This last month has been one giant waiting game, which has left me with little sleep every night. However, that’s what it’s like when it’s baby season.
This past month has been busy. I had five wether does kid, two purebred Boer goats kid, one fullblood Boer doe and one Nigerian Dwarf kid. All together I had 19 goats born, which included three sets of triplets. We had seven born for show wether and four percentage does that will likely be retained to grow the wether program.
Most of the does were able to kid on their own, and I only needed to assist with three total. The first was the very first doe to kid, and her first baby was breach with only his tail coming first. The second doe I needed to assist had a single, giant buckling. The third was with my fullblood, who was a maiden.
Six of my seven show wethers have homes to go to, and will be shown in three different county fairs. Most of the does will be staying, and the bucks will be sold for breeding bucks.
Out of the fullblood and purebreds, I had three does and two bucks. The fullblood was a doe that I waited on for more than a week. I bought her out of Oregon in January, and she had a due date of February 28. However, that date came and went, and we still had no babies.
I contacted the breeder that I purchased her from, and learned that she could kid up to March 14 and still be in the time frame that she was exposed to the buck. She finally kidded on March 9, with two huge doelings.
She first went into labor about 1 pm, and by 4:30, I was still waiting on babies. She would lay down and push, then get up and walk around for awhile and then the process would repeat itself. I worry about does taking too long, since a baby could be stuck and could pass away.
Finally about 4:45 I decided to check her and found she wasn’t dialated very far. I worked with her, and could finally feel a kid. When she got the front feet to where I could grab them, when she pushed, I pulled. Finally the first kid was born. The second was born shortly after.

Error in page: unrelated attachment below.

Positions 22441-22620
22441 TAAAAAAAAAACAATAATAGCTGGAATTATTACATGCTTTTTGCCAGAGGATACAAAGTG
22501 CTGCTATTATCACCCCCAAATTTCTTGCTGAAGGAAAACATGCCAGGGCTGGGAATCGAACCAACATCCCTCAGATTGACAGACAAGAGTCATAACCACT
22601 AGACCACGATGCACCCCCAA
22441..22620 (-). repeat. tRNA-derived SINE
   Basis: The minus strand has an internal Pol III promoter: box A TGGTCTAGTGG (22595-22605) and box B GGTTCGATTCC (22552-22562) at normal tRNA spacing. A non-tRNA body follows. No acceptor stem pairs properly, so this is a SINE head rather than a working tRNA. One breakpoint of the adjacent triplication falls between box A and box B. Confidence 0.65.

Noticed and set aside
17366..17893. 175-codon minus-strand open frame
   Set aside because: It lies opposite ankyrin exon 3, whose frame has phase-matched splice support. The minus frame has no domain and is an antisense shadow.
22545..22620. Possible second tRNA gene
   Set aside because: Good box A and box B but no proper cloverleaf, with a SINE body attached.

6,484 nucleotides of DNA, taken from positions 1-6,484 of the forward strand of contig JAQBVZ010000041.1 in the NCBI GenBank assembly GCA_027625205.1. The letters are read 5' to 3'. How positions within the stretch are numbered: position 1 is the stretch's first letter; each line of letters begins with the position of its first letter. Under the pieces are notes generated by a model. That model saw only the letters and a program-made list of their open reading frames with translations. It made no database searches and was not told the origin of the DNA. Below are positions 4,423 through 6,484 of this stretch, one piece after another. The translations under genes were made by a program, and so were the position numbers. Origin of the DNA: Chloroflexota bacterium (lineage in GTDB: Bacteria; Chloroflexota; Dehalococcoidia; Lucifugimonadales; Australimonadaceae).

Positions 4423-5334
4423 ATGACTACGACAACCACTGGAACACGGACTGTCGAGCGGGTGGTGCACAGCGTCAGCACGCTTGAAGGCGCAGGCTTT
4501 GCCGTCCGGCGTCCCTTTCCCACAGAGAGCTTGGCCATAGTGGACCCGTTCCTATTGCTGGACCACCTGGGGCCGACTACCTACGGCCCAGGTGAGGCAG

Part of the reason that I purchased this doe was to try to get a buck kid to retain as a second herd sire. It would just be my luck that she had two doe kids, so now I’ll still be looking for that second sire. Both doe kids are beautiful, however, and will be retained. I have decided to call them Josie and Kate.
The Nigerian Dwarf who freshened had triplets, and she had them much earlier than I had expected. That is because she was bred by my young Boer buck last fall instead of the Nigerian Dwarf buck. Thankfully she had triplets, and had them without any issues. Apparently this buck who pretended to not be interested in females yet had fooled me.
I’ve decided to call these little goats mini Boers, because they are they have the coloring of a Boer goat but are smaller. The two bucklings will be wethered, and they will be sold when they are old enough to be weaned. They weren’t planned, but thankfully they were heavy and at the end of the day, that’s all you can ask for.
This next month will be another busy month for me, as I have one fullblood Boer left to kid, and six dairy goats who will freshen in the next 30 days or so. Then I’ll have just one left at the end of April, and we will be done for the year.
Next year I think I will try to breed the goats to kid in a shorter window, so I’m not up every few hours for several months. It didn’t work out last year, but since I’ll have the bucks that I need to get it done this year, it makes the most sense.
This week I will be starting the pigs on their breeding synchronization program, to breed for summer litters. It looks like they will farrow towards the end of July, which will make them the right age for January and February shows. I am hoping to have three litters of purebred Hampshires, and two litters of crossbreds.
The piglets that were born at the beginning of February will be going to their new homes soon, and all I’ll have left is the one gilt that I decided to keep.
It should be a busy summer. ❖